Archive for March 2010
Last night we saw the new Noah Baumbach movie Greenberg, and there’s a scene where the young actress Greta Gerwig sings a very tentative version of Judee Sill’s “There’s a Rugged Road.” I first heard about Judee Sill some six or seven years ago when Rhino Records released her two studio albums, Judee Sill (1971) and Heart Food (1973), as part of their pricier, limited-edition “Handmade” series. A friend of mine burned copies for me of copies that a friend had burned for him, and I thought they were pretty great. There were times when Judee’s songwriting got lost in mysticism—she was a follower of Rosicrucianism—and then I got lost too. But great nonetheless. “The Kiss,” the song she performs in this clip from The Old Grey Whistle Test, is the fifth most played song on my iPod. I’ve played it 28 times, though not, apparently, since 11:20 on the evening of July 7th, 2007.
Reading accounts of Judee Sill’s life is heartbreaking. Music and addiction were tied together from the very beginning. She was the daughter of a herpetologist-slash-barkeep, and alcoholism was a family problem. She began playing the piano at age three. All the while that she was studying music and writing songs she was falling in with a rough crowd. She learned the ukelele, held up some liquor stores, went to reform school, got out, learned the bass, won a songwriting contest at college, became a heroin addict, kept writing music, nearly died of an overdose, went to jail, kicked the habit. A friend hired her to write material for other bands, and her song “Lady-O” was recorded by the Hollies, which led to her meeting David Geffen. Her debut album was the first release on his Asylum Records.
Judee’s voice is homey—she has a casual, unforced delivery that prefigures the artless style of indie rock singers of the past twenty years. (Liz Phair is a fan, and the two even look a little alike.) Her music is country-folkish, but there are classical and gospel music influences as well. “The Donor,” her masterpiece, breaks into a medieval round and a chant of “Kyrie Eleison.” She told NME that her influences were “Bach, Pythagoras, and Ray Charles.” She was profiled in Rolling Stone and photographed by Annie Liebowitz, but her two albums didn’t do well, and once Geffen dropped her she vanished from the music world. From there she spiraled downward. Two car accidents left her in chronic pain. She became addicted to painkillers and died of a cocaine overdose in 1979, possibly a suicide. It’s an unbelievably tragic biography—and yet the music is calm, assured, and hopeful.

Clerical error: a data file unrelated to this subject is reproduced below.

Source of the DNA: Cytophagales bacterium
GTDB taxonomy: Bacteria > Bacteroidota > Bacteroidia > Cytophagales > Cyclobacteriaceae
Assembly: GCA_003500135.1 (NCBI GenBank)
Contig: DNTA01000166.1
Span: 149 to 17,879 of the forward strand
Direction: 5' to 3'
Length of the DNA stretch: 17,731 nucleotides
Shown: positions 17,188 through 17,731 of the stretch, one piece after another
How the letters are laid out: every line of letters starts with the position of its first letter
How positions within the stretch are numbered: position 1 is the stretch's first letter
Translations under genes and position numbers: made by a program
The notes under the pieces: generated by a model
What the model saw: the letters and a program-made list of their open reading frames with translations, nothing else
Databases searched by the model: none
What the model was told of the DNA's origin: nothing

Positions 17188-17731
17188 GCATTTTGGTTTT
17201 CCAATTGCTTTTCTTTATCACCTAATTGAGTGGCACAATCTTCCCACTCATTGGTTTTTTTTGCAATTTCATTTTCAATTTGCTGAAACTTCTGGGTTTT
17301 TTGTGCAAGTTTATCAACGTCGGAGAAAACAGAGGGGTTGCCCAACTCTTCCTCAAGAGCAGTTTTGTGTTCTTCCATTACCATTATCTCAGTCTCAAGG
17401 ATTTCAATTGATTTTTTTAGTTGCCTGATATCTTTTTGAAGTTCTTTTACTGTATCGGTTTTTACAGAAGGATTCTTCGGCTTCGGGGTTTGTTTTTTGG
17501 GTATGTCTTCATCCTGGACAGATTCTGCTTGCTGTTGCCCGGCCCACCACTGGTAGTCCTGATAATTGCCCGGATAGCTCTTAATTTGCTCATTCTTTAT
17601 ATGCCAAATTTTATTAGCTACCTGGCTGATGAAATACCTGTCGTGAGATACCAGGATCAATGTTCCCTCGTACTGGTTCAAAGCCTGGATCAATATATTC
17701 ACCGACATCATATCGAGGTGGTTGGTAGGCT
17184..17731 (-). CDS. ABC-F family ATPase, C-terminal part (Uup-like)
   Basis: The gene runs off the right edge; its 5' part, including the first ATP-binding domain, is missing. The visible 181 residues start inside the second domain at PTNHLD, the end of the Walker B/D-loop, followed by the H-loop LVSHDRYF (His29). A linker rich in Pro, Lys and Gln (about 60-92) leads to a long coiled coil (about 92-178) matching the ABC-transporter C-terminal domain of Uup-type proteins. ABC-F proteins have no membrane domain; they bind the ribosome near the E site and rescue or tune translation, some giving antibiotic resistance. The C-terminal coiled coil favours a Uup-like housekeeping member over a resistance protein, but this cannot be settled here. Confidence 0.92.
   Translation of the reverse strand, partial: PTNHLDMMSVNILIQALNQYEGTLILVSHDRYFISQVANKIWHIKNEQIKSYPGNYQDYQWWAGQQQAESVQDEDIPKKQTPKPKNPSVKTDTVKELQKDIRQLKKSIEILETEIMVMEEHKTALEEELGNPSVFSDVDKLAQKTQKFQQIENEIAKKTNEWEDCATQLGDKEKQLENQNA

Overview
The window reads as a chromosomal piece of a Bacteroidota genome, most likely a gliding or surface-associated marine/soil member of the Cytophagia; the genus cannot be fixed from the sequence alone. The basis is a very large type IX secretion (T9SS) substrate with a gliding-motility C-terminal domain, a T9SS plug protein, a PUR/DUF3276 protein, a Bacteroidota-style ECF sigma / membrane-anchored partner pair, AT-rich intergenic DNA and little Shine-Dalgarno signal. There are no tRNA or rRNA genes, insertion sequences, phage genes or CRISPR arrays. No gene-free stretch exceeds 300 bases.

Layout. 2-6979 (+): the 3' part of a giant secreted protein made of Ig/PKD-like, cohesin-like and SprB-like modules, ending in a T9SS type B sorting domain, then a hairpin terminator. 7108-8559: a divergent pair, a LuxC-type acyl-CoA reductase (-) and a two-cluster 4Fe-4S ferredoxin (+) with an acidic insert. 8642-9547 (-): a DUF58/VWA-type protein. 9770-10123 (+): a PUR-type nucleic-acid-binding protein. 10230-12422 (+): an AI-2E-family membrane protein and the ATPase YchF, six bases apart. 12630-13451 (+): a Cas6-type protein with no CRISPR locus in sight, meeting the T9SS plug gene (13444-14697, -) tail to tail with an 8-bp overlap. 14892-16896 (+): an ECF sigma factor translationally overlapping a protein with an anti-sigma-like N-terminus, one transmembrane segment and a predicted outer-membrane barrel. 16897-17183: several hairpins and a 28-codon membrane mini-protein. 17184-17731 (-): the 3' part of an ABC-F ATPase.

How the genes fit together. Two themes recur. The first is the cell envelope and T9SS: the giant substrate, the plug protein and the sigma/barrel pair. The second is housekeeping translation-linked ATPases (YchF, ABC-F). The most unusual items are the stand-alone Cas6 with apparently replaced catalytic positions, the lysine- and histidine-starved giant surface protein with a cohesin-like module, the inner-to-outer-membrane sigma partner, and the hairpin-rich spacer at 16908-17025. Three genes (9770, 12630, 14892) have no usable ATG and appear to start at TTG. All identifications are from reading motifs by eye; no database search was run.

Other musicians came to know her records and covered her songs, including Shawn Colvin and Jane Siberry. In interviews, Andy Partridge cited her as a major influence on his band XTC. (He rightly compared her voice to Karen Carpenter’s.) After the Rhino reissues it seemed as if a lot of forgotten female singer-songwriters from the 1960s and ’70s were being rediscovered. Karen Dalton, Sybille Baier, Kath Bloom, all came out of Judee Sill’s overcoat. In the movie last night, Greta sings the Judee Sill song on the stage of a neighborhood bar, and then Ben Stiller’s character makes her a mix of other music that she might like, including Karen Dalton. In an earlier scene in Greta’s car, Ben pulls some CDs out of the glove compartment: John Mayer, Sarah McLaughlin. (She admits that they’re “cheesy.”) So if Greta already knows about Judee Sill, that should bode well for the singer’s reputation, right?
Caleb has a mix on 8tracks too, much more rambunctious than either of mine, and it includes this deliriously great song.
Caleb just introduced me to a site called 8tracks, where I can post a mix of songs and you can stream it, and vice versa. It’s very easy to use—the trick is that you can’t see what song is coming next until you get there, or you hit the fast-forward button. My first mix is an extension of last week’s Earworms tribute to the year 1991, with 13 songs that were recorded or released that year, some of which I heard then, some of which I discovered later, but all of which I still listen to with great pleasure. There’ll be more 8tracks mixes from me soon, I promise. They won’t all have songs from 1991 in them, I promise that too.
Update: I just made a second mix of cover songs.
I was a skeptical young fellow. Here’s me in 1978, 10 years old, spotting a poster for This Year’s Model in the record and tape department of our local Two Guys department store: “That guy is trying to become famous by using the same name as Elvis Presley!” A couple years later, seeing a display advertising Zenyattà Mondatta in the showcase window at the entrance to Korvette’s: “These guys, naming their band after an occupation, are ripping off the Village People!” No one was going to pull the wool over this disco kid’s eyes.